A. PROOF OF INJURY AND PROXIMATE CAUSE

Plaintiffs' first contention is that the trial court erred in refusing to allow plaintiffs' proposed jury instruction and in requiring plaintiffs to prove both injury and proximate cause at the second trial.

1. Jury Instruction

During the December 1995 retrial, plaintiffs submitted the following jury instruction:

"It has been determined that the Defendant is liable for any injury which may have proximately resulted from the occurrence. You need only decide what injuries to Plaintiff resulted from this occurrence and what amount of money will reasonably and fairly compensate the Plaintiff for those injuries."

This is a modified version of Illinois Pattern Jury Instructions, Civil, No. 23.01 (3d ed. 1995)(hereinafter IPI Civil 3d No. 23.01). The first sentence of the unmodified instruction reads as follows: "The defendant has admitted liability for any [injury][damages] which may have proximately resulted from the occurrence." IPI Civil 3d No. 23.01.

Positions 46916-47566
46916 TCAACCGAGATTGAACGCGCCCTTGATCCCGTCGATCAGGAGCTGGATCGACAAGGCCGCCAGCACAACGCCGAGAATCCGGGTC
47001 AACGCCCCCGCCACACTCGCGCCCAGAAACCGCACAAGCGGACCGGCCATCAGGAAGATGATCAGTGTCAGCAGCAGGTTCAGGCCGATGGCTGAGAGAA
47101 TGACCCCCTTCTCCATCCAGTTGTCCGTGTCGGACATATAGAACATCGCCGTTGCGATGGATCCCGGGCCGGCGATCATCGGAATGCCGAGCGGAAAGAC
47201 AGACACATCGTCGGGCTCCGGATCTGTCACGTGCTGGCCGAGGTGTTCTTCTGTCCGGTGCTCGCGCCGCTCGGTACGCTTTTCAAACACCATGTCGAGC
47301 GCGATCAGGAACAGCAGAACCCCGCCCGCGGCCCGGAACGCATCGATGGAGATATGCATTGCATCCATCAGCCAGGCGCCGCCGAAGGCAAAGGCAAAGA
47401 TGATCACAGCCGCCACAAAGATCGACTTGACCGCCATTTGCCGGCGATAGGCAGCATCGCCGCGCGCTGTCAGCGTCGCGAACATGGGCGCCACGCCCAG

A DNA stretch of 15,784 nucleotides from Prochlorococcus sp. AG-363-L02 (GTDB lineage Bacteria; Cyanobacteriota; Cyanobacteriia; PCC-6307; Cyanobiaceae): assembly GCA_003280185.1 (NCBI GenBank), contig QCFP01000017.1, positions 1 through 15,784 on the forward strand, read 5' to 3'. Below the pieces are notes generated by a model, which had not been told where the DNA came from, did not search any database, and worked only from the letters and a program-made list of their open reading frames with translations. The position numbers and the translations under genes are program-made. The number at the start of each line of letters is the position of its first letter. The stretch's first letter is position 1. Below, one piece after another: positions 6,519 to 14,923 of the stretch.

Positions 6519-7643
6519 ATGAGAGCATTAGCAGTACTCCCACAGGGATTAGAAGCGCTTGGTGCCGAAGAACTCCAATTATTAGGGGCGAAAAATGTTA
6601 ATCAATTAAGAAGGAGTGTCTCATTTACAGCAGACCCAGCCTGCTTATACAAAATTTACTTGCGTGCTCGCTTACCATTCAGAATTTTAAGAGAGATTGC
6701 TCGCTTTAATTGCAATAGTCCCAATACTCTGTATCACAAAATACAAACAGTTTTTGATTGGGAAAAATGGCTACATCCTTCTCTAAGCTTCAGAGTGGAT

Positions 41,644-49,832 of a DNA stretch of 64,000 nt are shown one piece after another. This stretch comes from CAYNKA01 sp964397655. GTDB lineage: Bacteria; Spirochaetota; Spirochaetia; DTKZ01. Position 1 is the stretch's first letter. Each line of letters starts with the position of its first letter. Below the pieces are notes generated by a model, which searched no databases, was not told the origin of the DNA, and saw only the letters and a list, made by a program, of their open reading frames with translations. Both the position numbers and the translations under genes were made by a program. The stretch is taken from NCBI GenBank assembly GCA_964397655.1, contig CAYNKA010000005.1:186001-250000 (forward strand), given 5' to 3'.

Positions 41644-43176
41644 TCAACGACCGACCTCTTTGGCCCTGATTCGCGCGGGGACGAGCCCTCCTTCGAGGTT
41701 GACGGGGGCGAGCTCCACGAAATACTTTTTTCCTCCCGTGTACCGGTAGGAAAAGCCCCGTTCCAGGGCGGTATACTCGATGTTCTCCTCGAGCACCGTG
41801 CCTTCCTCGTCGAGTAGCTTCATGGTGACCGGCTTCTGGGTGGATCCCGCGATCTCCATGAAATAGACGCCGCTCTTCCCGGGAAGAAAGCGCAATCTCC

Plaintiffs did not cite any cases that hold that the refusal of the trial court to allow IPI Civil 3d No. 23.01 constitutes reversible error. Nevertheless, we conclude that in cases such as the one at bar, where the liability of the defendant has previously been determined and the plaintiff proposes the above modified version of IPI Civil 3d No. 23.01, it is error for the trial court to refuse the instruction.

2. Proof of Injury and Proximate Cause